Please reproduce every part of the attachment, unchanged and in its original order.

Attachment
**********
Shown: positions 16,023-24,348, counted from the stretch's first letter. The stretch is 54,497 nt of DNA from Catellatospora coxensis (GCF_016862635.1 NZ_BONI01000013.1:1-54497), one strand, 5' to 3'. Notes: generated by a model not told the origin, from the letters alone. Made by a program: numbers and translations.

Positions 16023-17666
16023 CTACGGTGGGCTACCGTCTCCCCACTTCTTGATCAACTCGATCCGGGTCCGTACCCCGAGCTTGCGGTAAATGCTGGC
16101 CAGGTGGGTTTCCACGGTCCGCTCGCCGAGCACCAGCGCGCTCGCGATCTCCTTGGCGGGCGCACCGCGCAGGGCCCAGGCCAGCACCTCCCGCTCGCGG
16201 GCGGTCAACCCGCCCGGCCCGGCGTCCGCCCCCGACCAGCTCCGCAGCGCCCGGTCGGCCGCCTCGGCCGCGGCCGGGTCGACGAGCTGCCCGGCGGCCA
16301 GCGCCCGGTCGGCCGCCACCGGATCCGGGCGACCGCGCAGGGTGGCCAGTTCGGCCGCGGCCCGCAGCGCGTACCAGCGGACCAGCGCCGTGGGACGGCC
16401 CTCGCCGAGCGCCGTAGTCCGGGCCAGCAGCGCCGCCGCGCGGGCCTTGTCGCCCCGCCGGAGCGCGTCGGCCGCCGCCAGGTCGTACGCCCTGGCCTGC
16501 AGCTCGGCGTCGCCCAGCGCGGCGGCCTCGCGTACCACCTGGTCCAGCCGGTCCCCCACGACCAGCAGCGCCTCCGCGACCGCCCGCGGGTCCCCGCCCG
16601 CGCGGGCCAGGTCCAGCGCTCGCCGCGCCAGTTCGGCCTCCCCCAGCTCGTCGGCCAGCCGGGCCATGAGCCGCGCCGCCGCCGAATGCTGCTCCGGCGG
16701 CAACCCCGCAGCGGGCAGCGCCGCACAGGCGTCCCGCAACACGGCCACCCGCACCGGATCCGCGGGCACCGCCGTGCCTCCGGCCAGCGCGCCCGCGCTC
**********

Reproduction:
Shown: positions 16,023-24,348, counted from the stretch's first letter. The stretch is 54,497 nt of DNA from Catellatospora coxensis (GCF_016862635.1 NZ_BONI01000013.1:1-54497), one strand, 5' to 3'. Notes: generated by a model not told the origin, from the letters alone. Made by a program: numbers and translations.

Positions 16023-17666
16023 CTACGGTGGGCTACCGTCTCCCCACTTCTTGATCAACTCGATCCGGGTCCGTACCCCGAGCTTGCGGTAAATGCTGGC
16101 CAGGTGGGTTTCCACGGTCCGCTCGCCGAGCACCAGCGCGCTCGCGATCTCCTTGGCGGGCGCACCGCGCAGGGCCCAGGCCAGCACCTCCCGCTCGCGG
16201 GCGGTCAACCCGCCCGGCCCGGCGTCCGCCCCCGACCAGCTCCGCAGCGCCCGGTCGGCCGCCTCGGCCGCGGCCGGGTCGACGAGCTGCCCGGCGGCCA
16301 GCGCCCGGTCGGCCGCCACCGGATCCGGGCGACCGCGCAGGGTGGCCAGTTCGGCCGCGGCCCGCAGCGCGTACCAGCGGACCAGCGCCGTGGGACGGCC
16401 CTCGCCGAGCGCCGTAGTCCGGGCCAGCAGCGCCGCCGCGCGGGCCTTGTCGCCCCGCCGGAGCGCGTCGGCCGCCGCCAGGTCGTACGCCCTGGCCTGC
16501 AGCTCGGCGTCGCCCAGCGCGGCGGCCTCGCGTACCACCTGGTCCAGCCGGTCCCCCACGACCAGCAGCGCCTCCGCGACCGCCCGCGGGTCCCCGCCCG
16601 CGCGGGCCAGGTCCAGCGCTCGCCGCGCCAGTTCGGCCTCCCCCAGCTCGTCGGCCAGCCGGGCCATGAGCCGCGCCGCCGCCGAATGCTGCTCCGGCGG
16701 CAACCCCGCAGCGGGCAGCGCCGCACAGGCGTCCCGCAACACGGCCACCCGCACCGGATCCGCGGGCACCGCCGTGCCTCCGGCCAGCGCGCCCGCGCTC